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McCarthy Watched Idly As Dom Capers Aged

I’ve never taken much of a stand concerning the coaching ability of recently-released defensive coordinator Dom Capers.

But if one looks back over the last several years, isn’t it apparent the Green Bay Packers stayed with Dom several years past his expiration date?

I’m not one who automatically makes judgments about one’s capabilities based solely on age, but when it comes to NFL coaches, it’s a factor to be weighed – a big factor.

Capers was one of the NFL’s most senior coaching staff citizens in 2017. In a career that has spanned over 40 years of coaching – including 32 years with eight NFL teams – he earned a great reputation and proved he once possessed a lot of ability.

He was even a head coach for two teams, the Panthers starting in 1995 and the Texans starting in 2002. Both were new expansion teams, and he lasted four years at each job, compiling losing records at each place. For the past nine years, Capers was Green Bay’s defensive coordinator.

Capers’ age should have been a red flag that his capabilities were likely going downhill. Now at age 67, I doubt he’ll be offered another coaching job in the NFL.

Even if Big Mike McCarthy was too clueless to be watchful for signs of decline in Capers, the loss of productivity of Green Bay’s defenses was a dead giveaway. As has been pointed out many times on this site, from 2009 up to now Packers’ defenses were ranked this way in terms of yardage yielded: 2nd, 5th, 32nd, 11th, 25th, 15th, 15th, 22nd, and 22nd respectively.

I’m not casting blame on Capers, who I imagine did his best. Rather the blame lies with Big Mike, who sat by and watched as the team’s defense operated unacceptably – for a team with Super Bowl aspirations – for seven years running.

Once McCarthy’s time with the Packers has ended, it might be that his failure to replace Capers for all those years will go down as his biggest blunder. CEO Mark Murphy and GM Ted Thompson should also get a generous portion of the blame for their passivity.

To finish out this storyline, I’ve been wondering how many old-timers there have been in the NFL coaching ranks the last few years, and how much success they’ve had. The ones who quickly came to mind:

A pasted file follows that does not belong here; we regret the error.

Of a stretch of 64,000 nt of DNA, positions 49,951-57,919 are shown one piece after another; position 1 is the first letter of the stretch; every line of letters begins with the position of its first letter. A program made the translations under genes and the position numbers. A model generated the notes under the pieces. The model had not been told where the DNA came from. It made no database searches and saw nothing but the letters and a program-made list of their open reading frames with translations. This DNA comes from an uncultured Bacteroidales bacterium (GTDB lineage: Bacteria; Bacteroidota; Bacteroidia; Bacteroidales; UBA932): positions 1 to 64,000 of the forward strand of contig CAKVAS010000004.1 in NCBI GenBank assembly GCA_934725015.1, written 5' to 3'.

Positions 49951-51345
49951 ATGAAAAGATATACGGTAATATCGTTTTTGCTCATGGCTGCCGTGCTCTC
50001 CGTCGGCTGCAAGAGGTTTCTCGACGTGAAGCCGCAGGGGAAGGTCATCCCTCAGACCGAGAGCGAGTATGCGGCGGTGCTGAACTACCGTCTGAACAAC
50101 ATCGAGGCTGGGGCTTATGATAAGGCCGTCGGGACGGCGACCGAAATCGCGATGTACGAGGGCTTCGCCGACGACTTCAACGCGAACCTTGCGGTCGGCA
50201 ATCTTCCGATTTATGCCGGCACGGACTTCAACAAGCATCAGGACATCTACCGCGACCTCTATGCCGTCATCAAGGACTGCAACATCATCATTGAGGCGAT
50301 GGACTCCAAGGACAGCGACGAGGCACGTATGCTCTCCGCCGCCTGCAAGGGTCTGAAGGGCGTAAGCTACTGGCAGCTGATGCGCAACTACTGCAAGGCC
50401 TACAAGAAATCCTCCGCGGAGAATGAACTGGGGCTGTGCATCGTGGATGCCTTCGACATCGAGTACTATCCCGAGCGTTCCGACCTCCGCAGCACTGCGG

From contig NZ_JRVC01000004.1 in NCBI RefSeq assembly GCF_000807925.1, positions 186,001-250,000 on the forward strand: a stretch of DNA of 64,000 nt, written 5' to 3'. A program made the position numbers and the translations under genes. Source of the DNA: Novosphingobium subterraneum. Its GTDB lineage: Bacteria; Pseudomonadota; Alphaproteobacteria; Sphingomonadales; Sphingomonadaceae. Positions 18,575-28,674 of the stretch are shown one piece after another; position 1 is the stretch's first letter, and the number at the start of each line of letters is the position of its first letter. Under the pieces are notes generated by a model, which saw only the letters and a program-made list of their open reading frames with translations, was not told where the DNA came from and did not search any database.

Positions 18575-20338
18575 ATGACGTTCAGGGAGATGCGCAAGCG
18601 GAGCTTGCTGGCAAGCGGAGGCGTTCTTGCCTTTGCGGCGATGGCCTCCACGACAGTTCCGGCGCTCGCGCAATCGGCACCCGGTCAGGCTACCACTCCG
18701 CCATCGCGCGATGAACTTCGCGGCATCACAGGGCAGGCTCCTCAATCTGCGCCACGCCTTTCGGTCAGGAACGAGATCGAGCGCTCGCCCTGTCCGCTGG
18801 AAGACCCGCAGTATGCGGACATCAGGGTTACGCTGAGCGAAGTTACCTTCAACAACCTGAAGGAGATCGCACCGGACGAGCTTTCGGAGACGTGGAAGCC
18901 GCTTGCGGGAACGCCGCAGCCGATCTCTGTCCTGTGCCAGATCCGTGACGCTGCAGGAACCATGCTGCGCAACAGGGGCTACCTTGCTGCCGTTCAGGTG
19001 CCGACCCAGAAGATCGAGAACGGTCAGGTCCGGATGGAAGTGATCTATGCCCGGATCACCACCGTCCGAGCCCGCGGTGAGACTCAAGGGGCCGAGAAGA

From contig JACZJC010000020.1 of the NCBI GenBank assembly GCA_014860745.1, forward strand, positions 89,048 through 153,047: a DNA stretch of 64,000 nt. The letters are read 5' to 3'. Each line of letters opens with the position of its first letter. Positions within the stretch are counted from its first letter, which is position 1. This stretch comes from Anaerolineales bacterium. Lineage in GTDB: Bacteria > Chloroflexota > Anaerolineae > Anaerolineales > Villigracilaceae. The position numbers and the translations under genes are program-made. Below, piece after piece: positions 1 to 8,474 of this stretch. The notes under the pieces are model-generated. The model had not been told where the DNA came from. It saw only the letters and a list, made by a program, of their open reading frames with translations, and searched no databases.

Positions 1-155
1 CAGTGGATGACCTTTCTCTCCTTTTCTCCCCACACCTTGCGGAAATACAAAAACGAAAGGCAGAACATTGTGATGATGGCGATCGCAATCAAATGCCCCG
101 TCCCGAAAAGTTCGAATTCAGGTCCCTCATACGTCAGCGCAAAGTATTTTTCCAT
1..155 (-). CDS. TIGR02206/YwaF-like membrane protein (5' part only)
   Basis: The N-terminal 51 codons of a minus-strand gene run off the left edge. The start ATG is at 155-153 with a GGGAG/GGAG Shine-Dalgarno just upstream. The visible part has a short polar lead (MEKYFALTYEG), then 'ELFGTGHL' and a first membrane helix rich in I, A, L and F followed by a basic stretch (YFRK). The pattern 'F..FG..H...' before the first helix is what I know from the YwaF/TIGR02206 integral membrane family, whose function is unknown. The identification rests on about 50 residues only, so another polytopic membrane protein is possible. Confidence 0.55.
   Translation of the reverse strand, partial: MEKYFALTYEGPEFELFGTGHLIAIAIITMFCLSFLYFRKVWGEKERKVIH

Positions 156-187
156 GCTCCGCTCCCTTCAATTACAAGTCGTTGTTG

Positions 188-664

Tom Coughlin – went 7-9, 6-10, and 6-10 in his last three years coaching the Giants, finishing at age 69 in 2015 (he’s now executive VP for football operations with the Jaguars).

Jeff Fisher – now age 58, he was fired in mid-2016 by the Rams after going 4-9, and with six consecutive losing seasons.

John Fox – was fired after the season at age 62 with three straight losing seasons coaching the Bears.

Dick LaBeau – defensive coordinator for the Titans, turned 80 this season – in his three years there, his defenses have finished 12th, 20th, and 13th this year, in yards yielded.

Other Aging NFL Coaches in 2017

The third-oldest coach in the league was the Cardinals’ Bruce Arians, at age 64. After three straight double-digit-win seasons, he’s gone 7-8-1 and 8-8 the last two years. He retired after the season.

Next up is Detroit’s Jim Caldwell, who is 62, and whose team was stuck in mediocrity, having gone 7-9, 9-7, and 9-7 the past three years. Caldwell was let go on January 1.

After that it’s another NFC North coach, the Minnesota Vikings’ Mike Zimmer, who is 61. Counting John Fox, the NFC North had three of the league’s six oldest coaches in 2017.

The two oldest coaches? The Seahawks’ Pete Carroll – though he acts like a spastic teenager on the sidelines – might be showing some signs of losing his touch at age 65. That other 65-year-old – Bill Belichick – seems to just keep on ticking.

Rob Born

Smart drafters don’t select the best available players, they fill a team’s positions of greatest need.



  1. Howard January 22, 2018

    I just didn’t like Capers play calling style. 2 gap the D lineman. Wait and react. Bend but don’t break. That may work if you can get pressure with your linebackers and have several ball hawking play makers as defensive backs. The Packers had that combination seldom the last few years. A defense does have to mix it up to keep an offense off balance, but give me a defense that allows D-linemen to attack and DBs pressure the receivers the majority of the time, rather than wait and react.

    Wade Phillips is one of those type of aggressive defensive coordinators. I think he is close to 70? I think Pettine is an aggressive coordinator that won’t be yawning while calling plays.

  2. Cheese January 22, 2018

    So Capers lost two head coaching jobs for having losing records. Why not become the D-coordinator in Green Bay where you won’t be held accountable for losing? Heck, the offensive coordinator, I mean head coach won’t be held responsible for losing either. It’s a perfect situation. You can just kick back in your warm skybox, not even have to go on the field, and take a nap because Aaron Rodgers will eventually bail you out with some miracle play. And if he doesn’t, you can blame everything on injuries. You can do this for nine years before anyone grows a spine and tells you to leave.

  3. PF4L January 22, 2018

    So McCarthy was ultimately responsible for the defense performance over the years and basically did nothing about it.

    Not sure why i didn’t think of that.

  4. MAMASBOY January 23, 2018

    I think we’d have at least one more trophy without the defensive melt downs in two NFC title games. McCarthy is loyal to a fault. Which is great, if your talking about your dad or a coworker. Not when you have to produce NFL Championships!

  5. Jimmy J January 26, 2018

    Where’s the comment about watching TT age? His defensive picks have been pitiful the last 3-4 years, not including the guys he let go. And with Clay not on the juice anymore, I knew that every week was going to be a challenge regardless of DC.